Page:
Flutamide has been shown to cause decreased male AGD in rats following intrauterine exposure to doses between 16-100 mg/kg bw/day (Foster & Harris, 2005; Hass et al, 2007; Kita et al, 2016; McIntyre et al, 2001; Mylchreest et al, 1999; Scott et al, 2007; Welsh et al, 2007).
Ketoconazole has been shown to cause decreased male AGD in rats following intrauterine exposure to 50 mg/kg bw/day in one study (Taxvig et al, 2008), but no effect in another study using same dose (Wolf et al, 1999).
Triticonazole has been shown to cause decreased male AGD in rats following intrauterine exposure to 150 and 450 mg/kg bw/day (Draskau et al, 2019).
Vinclozolin has been shown to cause decreased male AGD in rats following intrauterine exposure to doses between 50-200 mg/kg bw/day (Christiansen et al, 2009; Gray et al, 1994; Hass et al, 2007; Matsuura et al, 2005; Ostby et al, 1999; Schneider et al, 2011; Wolf et al, 2004).
butyl benzyl phthalate
BBP has been shown to cause decreased male AGD in rats following intrauterine exposure to 500-1000 mg/kg bw/day (Ema & Miyawaki, 2002; Gray et al, 2000; Hotchkiss et al, 2004; Nagao et al, 2000; Tyl et al, 2004).
MBeP has been shown to cause decreased male AGD in rats following intrauterine exposure to 375 mg/kg bw/day (Ema et al, 2003).
DHPP has been shown to cause decreased male AGD in rats following intrauterine exposure to 1000 mg/kg bw/day (Saillenfait et al, 2011).
Regulatory Significance of the Adverse Outcome
In regulatory toxicology, the AGD is mandatory inclusions in OECD test guidelines used to test for developmental and reproductive toxicity of chemicals. Guidelines include ‘TG 443 extended one-generation study’, ‘TG 421/422 reproductive toxicity screening studies’ and ‘TG 414 developmental toxicity study’.
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Christiansen S, Boberg J, Axelstad M, Dalgaard M, Vinggaard AM, Metzdorff SB, Hass U (2010) Low-dose perinatal exposure to di(2-ethylhexyl) phthalate induces anti-androgenic effects in male rats. Reprod Toxicol 30: 313-321
Christiansen S, Scholze M, Dalgaard M, Vinggaard AM, Axelstad M, Kortenkamp A, Hass U (2009) Synergistic disruption of external male sex organ development by a mixture of four antiandrogens. Environ Health Perspect 117: 1839-1846
Draskau MK, Boberg J, Taxvig C, Pedersen M, Frandsen HL, Christiansen S, Svingen T (2019) In vitro and in vivo endocrine disrupting effects of the azole fungicides triticonazole and flusilazole. Environ Pollut 255: 113309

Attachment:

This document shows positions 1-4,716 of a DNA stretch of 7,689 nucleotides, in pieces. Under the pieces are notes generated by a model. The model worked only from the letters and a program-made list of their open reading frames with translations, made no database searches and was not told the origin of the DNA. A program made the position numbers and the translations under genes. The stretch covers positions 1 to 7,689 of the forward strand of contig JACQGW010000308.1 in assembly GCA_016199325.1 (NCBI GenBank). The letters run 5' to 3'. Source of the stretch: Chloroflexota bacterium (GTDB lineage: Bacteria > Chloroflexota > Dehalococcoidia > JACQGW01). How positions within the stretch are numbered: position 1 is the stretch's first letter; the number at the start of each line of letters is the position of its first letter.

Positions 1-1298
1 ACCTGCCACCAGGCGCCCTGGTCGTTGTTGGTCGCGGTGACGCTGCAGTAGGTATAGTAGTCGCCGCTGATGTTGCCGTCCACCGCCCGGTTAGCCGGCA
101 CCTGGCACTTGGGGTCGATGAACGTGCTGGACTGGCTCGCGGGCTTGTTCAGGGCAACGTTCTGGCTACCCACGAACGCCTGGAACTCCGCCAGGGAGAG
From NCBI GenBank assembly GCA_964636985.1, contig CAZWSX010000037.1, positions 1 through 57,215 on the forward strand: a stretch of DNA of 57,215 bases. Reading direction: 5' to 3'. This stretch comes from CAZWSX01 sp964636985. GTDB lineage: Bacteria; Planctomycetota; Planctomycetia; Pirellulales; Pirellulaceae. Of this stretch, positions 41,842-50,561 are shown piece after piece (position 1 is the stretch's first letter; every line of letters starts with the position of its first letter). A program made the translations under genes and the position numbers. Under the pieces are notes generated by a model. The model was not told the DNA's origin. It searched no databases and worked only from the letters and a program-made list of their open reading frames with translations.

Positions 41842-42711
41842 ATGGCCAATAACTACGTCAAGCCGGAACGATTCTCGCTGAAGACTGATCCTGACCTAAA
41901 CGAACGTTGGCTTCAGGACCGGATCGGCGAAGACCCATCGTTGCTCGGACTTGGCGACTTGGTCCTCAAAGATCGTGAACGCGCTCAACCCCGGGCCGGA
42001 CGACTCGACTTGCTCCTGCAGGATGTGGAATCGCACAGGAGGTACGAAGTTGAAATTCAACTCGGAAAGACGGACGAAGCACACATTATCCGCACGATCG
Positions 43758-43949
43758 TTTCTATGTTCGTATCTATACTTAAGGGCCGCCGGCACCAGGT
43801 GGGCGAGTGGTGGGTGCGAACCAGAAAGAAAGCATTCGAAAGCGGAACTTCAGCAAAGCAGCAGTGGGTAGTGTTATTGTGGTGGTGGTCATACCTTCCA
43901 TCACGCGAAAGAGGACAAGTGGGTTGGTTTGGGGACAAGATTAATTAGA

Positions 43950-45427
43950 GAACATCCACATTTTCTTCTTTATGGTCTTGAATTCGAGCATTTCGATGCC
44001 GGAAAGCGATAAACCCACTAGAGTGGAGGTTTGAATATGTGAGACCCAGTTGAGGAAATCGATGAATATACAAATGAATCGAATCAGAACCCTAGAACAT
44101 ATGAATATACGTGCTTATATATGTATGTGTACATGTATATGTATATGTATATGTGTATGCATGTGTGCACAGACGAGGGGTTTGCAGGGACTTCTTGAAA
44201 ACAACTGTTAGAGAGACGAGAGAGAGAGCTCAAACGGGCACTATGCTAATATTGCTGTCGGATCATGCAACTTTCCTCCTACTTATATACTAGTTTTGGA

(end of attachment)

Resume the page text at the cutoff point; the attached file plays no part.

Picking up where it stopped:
Ema M, Miyawaki E, Hirose A, Kamata E (2003) Decreased anogenital distance and increased incidence of undescended testes in fetuses of rats given monobenzyl phthalate, a major metabolite of butyl benzyl phthalate. Reprod Toxicol 17: 407-412
Foster PM, Harris MW (2005) Changes in androgen-mediated reproductive development in male rat offspring following exposure to a single oral dose of flutamide at different gestational ages. Toxicol Sci 85: 1024-1032
Gray LE, Jr., Ostby J, Furr J, Price M, Veeramachaneni DN, Parks L (2000) Perinatal exposure to the phthalates DEHP, BBP, and DINP, but not DEP, DMP, or DOTP, alters sexual differentiation of the male rat. Toxicol Sci 58: 350-365
Hass U, Boberg J, Christiansen S, Jacobsen PR, Vinggaard AM, Taxvig C, Poulsen ME, Herrmann SS, Jensen BH, Petersen A, Clemmensen LH, Axelstad M (2012) Adverse effects on sexual development in rat offspring after low dose exposure to a mixture of endocrine disrupting pesticides. Reprod Toxicol 34: 261-274
Hass U, Scholze M, Christiansen S, Dalgaard M, Vinggaard AM, Axelstad M, Metzdorff SB, Kortenkamp A (2007) Combined exposure to anti-androgens exacerbates disruption of sexual differentiation in the rat. Environ Health Perspect 115 Suppl. 1: 122-128
Hotchkiss AK, Parks-Saldutti LG, Ostby JS, Lambright C, Furr J, Vandenbergh JG, Gray LEJ (2004) A mixture of the "antiandrogens" linuron and butyl benzyl phthalate alters sexual differentiation of the male rat in a cumulative fashion. Biol Reprod 71: 1852-1861
Howdeshell KL, Furr J, Lambright CR, Rider CV, Wilson VS, Gray LE, Jr. (2007) Cumulative effects of dibutyl phthalate and diethylhexyl phthalate on male rat reproductive tract development: altered fetal steroid hormones and genes. Toxicol Sci 99: 190-202
Ipulan LA, Suzuki K, Sakamoto Y, Murashima A, Imai Y, Omori A, Nakagata N, Nishinakamura R, Valasek P, Yamada G (2014) Nonmyocytic androgen receptor regulates the sexually dimorphic development of the embryonic bulbocavernosus muscle. Endocrinology 155: 2467-2479
Jarfelt K, Dalgaard M, Hass U, Borch J, Jacobsen H, Ladefoged O (2005) Antiandrogenic effects in male rats perinatally exposed to a mixture of di(2-ethylhexyl) phthalate and di(2-ethylhexyl) adipate. Reprod Toxicol 19: 505-515
Kita DH, Meyer KB, Venturelli AC, Adams R, Machado DL, Morais RN, Swan SH, Gennings C, Martino-Andrade AJ (2016) Manipulation of pre and postnatal androgen environments and anogenital distance in rats. Toxicology 368-369: 152-161